One of the obstacles to employing human embryonic stem cells for medical use lies in their very promise: They are born to rapidly differentiate into other cell types. Until now, scientists have not been able to efficiently keep embryonic stem cells in their pristine stem state. The alternative that has been proposed to embryonic stem cells – reprogrammed adult cells called induced pluripotent stem cells (iPS cells) – have similar limitations. Though these can differentiate into many different cell types, they retain signs of “priming,” – commitment to specific cell lineages. A team at the Weizmann Institute of Science has now taken a large step toward removing that obstacle: They have created iPS cells that are completely “reset” to the earliest possible state and maintained them in that state. Among other things, this research may, in the future, pave the way toward the ability to grow transplant organs to order.
Since they were first created in 2006, iPS cells have been touted as an ethical and practical substitute for embryonic stem cells. They are made by inserting four genes into the genomes of such adult cells as skin cells. This turns back the developmental clock almost all the way – but not completely – to an embryonic-stem-cell-like state. Dr. Jacob Hanna of the Institute’s Molecular Genetics Department and his team, including research students Ohad Gafni and Leehee Weinberger, and researchers in the Israel National Center for Personalized Medicine, realized that inserting genes to reset the stem cells was not enough. One also has to put the cells’ drive to differentiate on hold.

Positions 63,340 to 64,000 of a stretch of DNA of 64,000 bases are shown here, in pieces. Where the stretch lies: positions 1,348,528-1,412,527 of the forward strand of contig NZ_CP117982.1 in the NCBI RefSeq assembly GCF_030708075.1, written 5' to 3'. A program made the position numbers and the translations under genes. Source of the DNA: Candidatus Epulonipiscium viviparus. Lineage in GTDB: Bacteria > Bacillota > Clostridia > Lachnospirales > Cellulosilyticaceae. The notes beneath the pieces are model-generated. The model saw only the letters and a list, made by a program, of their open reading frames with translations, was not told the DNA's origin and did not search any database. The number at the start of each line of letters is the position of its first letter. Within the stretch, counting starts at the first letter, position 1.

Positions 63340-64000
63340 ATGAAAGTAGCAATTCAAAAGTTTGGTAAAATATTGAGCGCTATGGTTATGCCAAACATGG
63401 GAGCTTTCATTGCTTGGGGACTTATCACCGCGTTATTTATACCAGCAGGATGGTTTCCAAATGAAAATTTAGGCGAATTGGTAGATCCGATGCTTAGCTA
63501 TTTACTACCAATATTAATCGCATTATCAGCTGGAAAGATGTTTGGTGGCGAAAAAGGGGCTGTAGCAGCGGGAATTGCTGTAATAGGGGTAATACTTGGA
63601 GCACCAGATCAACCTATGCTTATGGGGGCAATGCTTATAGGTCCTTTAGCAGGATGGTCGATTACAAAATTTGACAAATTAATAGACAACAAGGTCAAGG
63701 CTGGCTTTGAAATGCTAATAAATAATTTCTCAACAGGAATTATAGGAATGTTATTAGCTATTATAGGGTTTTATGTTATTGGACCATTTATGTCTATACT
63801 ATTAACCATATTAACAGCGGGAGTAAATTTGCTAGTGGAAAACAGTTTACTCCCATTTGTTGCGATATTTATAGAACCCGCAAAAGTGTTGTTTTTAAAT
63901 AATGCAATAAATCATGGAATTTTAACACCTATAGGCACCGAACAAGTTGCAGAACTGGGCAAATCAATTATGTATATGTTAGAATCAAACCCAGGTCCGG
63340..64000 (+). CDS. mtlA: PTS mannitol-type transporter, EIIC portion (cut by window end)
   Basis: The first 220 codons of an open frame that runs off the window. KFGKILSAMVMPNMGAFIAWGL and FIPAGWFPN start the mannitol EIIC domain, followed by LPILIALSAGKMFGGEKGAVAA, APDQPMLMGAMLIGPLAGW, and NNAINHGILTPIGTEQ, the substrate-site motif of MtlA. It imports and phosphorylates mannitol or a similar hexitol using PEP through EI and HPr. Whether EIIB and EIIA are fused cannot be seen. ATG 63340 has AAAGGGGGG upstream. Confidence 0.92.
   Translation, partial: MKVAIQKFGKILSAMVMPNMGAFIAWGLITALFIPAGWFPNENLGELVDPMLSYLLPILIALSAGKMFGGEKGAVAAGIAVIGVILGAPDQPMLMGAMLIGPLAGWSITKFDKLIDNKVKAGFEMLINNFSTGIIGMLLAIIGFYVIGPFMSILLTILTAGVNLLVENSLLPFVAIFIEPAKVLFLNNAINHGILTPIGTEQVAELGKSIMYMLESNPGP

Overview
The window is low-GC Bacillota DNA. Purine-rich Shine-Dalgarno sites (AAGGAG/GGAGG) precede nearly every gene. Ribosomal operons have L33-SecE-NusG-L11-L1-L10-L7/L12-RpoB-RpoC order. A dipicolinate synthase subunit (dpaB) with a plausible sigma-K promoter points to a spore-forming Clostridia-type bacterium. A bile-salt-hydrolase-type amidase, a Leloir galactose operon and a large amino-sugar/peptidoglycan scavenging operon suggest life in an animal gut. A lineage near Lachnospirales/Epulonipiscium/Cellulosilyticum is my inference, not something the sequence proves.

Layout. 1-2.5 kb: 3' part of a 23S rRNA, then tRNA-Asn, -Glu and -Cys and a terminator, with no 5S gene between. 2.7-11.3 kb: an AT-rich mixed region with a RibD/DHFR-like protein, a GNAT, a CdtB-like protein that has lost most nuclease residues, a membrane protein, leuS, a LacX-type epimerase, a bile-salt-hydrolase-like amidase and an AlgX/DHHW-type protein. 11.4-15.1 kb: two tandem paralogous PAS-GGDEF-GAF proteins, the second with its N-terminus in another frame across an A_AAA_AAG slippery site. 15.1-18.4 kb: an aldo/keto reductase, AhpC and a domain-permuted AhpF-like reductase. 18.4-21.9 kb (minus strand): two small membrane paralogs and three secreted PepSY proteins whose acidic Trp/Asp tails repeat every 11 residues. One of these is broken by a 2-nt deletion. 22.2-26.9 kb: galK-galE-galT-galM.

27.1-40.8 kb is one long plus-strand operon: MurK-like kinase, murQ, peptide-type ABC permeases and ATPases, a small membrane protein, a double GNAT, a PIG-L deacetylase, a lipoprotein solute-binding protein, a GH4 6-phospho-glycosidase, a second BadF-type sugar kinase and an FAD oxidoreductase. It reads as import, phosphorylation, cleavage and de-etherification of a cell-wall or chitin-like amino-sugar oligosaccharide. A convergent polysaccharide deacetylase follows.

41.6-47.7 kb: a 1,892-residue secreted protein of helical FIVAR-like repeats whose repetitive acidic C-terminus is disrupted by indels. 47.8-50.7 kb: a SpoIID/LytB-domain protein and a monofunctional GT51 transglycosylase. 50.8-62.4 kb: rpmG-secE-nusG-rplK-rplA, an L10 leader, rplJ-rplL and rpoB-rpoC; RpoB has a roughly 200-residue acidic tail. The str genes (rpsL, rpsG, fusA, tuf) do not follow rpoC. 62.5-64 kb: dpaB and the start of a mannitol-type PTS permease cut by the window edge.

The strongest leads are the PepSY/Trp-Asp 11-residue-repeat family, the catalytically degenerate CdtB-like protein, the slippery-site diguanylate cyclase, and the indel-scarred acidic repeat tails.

One hint that this might be possible was the fact that the mouse embryonic stem cells used in many lab experiments are easily preserved in their “naïve,” unprimed state, and they don’t present some of the other problems that human ones do. Hanna and his group realized that if they could understand how the mouse embryonic stem cells manage to refrain from differentiating in the lab, they could apply it to the human versions. Through lab experiments and genetic analysis, they worked out a “treatment” for the iPS cells in the lab dish to damp down the genetic pathway for differentiation.
Next, they injected the treated iPS cells into mouse blastocysts – early-stage embryos containing only a few cells. If the team’s iPS cells were truly naïve, as well as viable, they would grow together with the mouse cells. Adding a fluorescent marker to the iPS cells enabled them to trace what happened to those stem cells in the developing embryo. Fluorescent imaging after ten days (they were not grown to term) indeed revealed that the embryos contained both mouse and human tissues.
Hanna: “These cells correspond to the earliest stages of human embryonic stem cells that have been isolated. We managed to freeze what is essentially a very fleeting situation and to produce a new, naïve, pluripotent state in stem cells.” These findings may have many uses in biomedical research, specifically in gene therapy research, as well as genetic engineering. Hanna and his team plan to continue investigating the “humanized” mouse embryos, in which they hope to find ways of directing the development of human tissue into functional organs.